Institute for War and Peace Reporting | Giving Voice, Driving Change

A Way of Life Ending

The new constitution includes provisions to help the country's nomads devastated by conflict and drought.
By Wahidullah Amani

Chaman Gul Kuchi thinks that the time has come to give up the nomadic life he and his forebears have followed for generations.


"Our ancestors didn't know any better. They roamed the desert and spent all their money on animals which would die," said the 60-year old, who now lives, along with 40 other families, in a cluster of mud huts in west Kabul.


"We do not want to buy animals anymore, and we want to settle down," he said.


With the traditional pastoral life of Afghanistan's nomads largely destroyed in recent years, many like Chaman Gul are welcoming provisions in the new constitution that may help people like him achieve a more settled existence.


The document, recently signed by President Hamed Karzai, includes special articles aimed at improving the lot of Kuchis, as the local nomads of Pashtun origins are known, including provisions for housing.


The Kuchis are a community singled out by the United Nations Assistance Mission in Afghanistan, UNAMA, as one of the largest vulnerable populations in the country.


Not only has the fighting forced many into squalid camps both in Afghanistan and Pakistan, the droughts of recent years have taken a terrible toll on their remaining stock.


Chaman's previous pastoral life - moving between Jalalabad in the winter and Kabul in the summer - was made all but impossible and he was forced to sell his flock of 40 sheep.


For the last two years he has eked out an existence as a daily labourer in the capital.


Now Article 14 of the new constitution obliges the state to implement effective programmes for "improving the economic, social and living conditions" of nomads as well as adopting “necessary measures for housing and distribution of public estates to deserving citizens”.


Mohammad Omar Babrakzai, the undersecretary at the ministry of borders and tribal affairs, the office responsible for matters relating to Kuchis, fears that the requirements are too vaguely worded.


“It should have been written without the wording ‘in accordance with its financial resources’,” said Babrakzai. “How could the government not have the financial ability? All lands belong to the government.”


But Hashmat Ghani Ahmadzai, the national leader of the Kuchis and one of the community’s 11 special representatives at the Constitutional Loya Jirga, insisted that everything promised will follow in due course.


“After the presidential election [scheduled for June] when the budget of the government is allocated and Kuchi numbers are counted [under the new census] the government will take the necessary steps,” he said confidently.


Just determining how many Kuchis there are in Afghanistan will itself be a major undertaking. Ahmadzai said the figure could be as high as six million, out of a total population of 20 to 25 million Afghans.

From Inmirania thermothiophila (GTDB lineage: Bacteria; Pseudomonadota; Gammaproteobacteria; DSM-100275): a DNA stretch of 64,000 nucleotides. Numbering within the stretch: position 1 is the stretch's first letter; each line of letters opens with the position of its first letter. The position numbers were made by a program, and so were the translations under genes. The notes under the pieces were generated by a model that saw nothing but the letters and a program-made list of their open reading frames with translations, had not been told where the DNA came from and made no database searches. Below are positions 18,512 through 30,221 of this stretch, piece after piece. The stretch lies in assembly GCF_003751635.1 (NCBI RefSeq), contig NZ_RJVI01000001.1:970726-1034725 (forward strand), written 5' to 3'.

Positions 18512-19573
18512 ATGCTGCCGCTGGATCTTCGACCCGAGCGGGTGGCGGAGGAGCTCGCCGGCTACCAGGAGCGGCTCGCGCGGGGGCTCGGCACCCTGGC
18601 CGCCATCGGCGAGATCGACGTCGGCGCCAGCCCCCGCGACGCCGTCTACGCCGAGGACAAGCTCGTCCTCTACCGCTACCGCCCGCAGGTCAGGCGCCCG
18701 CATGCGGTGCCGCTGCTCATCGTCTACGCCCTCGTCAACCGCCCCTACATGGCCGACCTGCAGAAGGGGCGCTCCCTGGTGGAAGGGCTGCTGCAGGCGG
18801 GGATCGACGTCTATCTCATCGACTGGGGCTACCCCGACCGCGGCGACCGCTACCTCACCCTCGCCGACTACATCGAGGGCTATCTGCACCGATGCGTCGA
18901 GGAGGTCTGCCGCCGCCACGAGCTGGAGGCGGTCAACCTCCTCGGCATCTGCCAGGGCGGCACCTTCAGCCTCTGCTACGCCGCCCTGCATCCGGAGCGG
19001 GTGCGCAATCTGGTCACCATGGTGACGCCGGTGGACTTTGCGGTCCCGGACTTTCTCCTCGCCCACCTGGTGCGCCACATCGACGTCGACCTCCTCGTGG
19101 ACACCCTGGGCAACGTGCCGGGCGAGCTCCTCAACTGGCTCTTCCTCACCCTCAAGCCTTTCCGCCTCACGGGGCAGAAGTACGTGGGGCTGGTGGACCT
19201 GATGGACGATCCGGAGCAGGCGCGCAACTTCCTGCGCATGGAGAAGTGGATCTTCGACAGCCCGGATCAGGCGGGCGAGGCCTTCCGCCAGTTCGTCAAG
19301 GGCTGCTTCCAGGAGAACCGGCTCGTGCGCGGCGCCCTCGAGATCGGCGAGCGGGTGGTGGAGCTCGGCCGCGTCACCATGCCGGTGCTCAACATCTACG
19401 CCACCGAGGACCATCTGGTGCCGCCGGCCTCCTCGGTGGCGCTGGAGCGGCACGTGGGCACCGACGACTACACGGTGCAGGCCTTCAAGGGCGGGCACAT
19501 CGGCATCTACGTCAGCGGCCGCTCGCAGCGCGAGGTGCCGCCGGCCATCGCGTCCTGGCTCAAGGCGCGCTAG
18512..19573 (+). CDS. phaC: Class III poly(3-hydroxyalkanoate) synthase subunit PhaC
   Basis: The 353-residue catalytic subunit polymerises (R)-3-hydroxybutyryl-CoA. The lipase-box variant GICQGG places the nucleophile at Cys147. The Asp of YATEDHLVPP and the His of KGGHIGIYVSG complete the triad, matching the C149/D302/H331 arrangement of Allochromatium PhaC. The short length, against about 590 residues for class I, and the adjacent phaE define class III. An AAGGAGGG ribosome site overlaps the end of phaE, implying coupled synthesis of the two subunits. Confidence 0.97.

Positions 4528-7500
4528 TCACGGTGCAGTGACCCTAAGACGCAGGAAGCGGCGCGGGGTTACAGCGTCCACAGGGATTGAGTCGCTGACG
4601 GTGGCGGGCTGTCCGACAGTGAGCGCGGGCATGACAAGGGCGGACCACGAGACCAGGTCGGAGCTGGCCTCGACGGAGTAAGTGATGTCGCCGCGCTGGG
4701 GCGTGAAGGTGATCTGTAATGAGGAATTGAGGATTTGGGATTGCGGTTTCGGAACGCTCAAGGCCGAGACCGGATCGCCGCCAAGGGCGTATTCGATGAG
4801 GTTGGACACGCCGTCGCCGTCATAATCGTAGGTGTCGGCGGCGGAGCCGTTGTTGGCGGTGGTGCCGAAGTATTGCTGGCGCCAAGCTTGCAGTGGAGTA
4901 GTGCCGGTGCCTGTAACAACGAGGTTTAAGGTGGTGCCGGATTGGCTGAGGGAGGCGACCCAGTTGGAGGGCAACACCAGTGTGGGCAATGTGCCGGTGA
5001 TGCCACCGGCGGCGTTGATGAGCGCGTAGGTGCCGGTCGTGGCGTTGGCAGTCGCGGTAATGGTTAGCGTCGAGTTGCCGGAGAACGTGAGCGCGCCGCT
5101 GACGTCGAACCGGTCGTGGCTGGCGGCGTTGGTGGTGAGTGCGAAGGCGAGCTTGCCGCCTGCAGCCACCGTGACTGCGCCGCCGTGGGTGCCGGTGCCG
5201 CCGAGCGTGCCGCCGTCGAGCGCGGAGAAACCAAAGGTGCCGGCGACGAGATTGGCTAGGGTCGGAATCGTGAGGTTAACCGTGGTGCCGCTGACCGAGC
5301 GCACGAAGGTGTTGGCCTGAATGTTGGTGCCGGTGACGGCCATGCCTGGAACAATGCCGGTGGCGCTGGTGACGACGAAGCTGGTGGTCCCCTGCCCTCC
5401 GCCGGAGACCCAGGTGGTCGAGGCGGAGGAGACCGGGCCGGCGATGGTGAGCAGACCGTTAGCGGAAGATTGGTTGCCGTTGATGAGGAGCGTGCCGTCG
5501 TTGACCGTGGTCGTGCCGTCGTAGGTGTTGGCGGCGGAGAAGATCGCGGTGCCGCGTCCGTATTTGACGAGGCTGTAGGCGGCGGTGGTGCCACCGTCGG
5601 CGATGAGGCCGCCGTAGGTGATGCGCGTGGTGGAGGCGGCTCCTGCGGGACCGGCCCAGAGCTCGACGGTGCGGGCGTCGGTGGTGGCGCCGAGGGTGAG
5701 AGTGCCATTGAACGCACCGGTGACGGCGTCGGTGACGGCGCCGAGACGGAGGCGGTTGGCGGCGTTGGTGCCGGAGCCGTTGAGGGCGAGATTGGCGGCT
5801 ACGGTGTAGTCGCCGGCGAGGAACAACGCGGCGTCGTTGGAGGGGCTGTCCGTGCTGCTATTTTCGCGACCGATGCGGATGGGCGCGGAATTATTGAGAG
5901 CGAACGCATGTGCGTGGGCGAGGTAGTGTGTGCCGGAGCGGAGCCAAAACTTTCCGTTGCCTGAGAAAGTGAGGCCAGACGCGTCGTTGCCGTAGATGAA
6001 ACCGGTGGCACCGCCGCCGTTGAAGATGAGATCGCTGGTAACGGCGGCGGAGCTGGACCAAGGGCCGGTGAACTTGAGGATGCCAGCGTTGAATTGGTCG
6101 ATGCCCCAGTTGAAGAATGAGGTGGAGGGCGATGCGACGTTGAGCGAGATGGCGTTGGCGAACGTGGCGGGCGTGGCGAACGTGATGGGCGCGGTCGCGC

Mohammad Omar Kuchi, 30, who lives in the same cluster of huts as Chaman Gul, is another of those who would seize the chance to settle down for good.


"If the government distributes land for houses to us and assists us with flour then we are ready to provide any sort of service they want," Omar told IWPR.


But others are less anxious to abandon the traditional Kuchi existence.


Rather than pay for his settlement, Wals Mir would rather see the government replace the animals which either he was forced to sell, or have died.


And Nasrullah Khan, a community leader in the Ghazni province, argues that the loss of traditional nomad pursuits will adversely affect the country as a whole.


"If Kuchis give up their nomadic lifestyle then I think it would damage the economy of Afghanistan very much, because it is Kuchis that produce meat, milk, butter and karakul [lambskin]," he said.


Despite these desires, the Kuchis may have little choice but to give up their way of life. Even Mir acknowledges that since powerful people are taking over traditional pastoral land, the Kuchis are no longer able to roam freely.


“In summer our place was in the Panjshir, in the winter Laghman,” he said. “Now, the commanders dominate in both places.”


Others would like to keep a foot in each world.


“We want land from the government for the constructions of houses,” said Babrak Khan who acts as a representative for the Kuchis of the Baghlan province. “But we will also keep our nomadic lifestyle. If we have houses and animals, our lives will be better."


The constitution provides other special provisions for Kuchis, including promoting education for nomads in recognition of the community’s high rate of illiteracy, even by Afghan standards.


Seyed Hossein Ishraq Hosseini, the undersecretary at the education ministry, confirmed to IWPR that it is planning special summer and winter classes to fit in with the Kuchis’ migrational patterns.


Dormitories may be provided for older students and the government will make increasing the number of Kuchi teachers a priority, he said.


Another constitutional provision requires the president to choose two special Kuchi representatives to sit in the House of Elders, Meshrano Jirga, one of the two chambers of parliament.


But not everyone thought this number of representatives was adequate. Hasti Khan, who represented Kuchis in the north-east of the country at the Constitutional Loya Jirga, threatens a boycott of the upcoming elections if the numbers are not doubled.


“We did not agree at the Loya Jirga to having two representatives for Kuchis in the national assembly, and demanded from chairman Sibghatullah Mujaddidi and the head of the secretariat Farooq Wardak that the Kuchis should have at least four delegates,” he said.


Wahidullah Amani is an independent journalist in Kabul.


More IWPR's Global Voices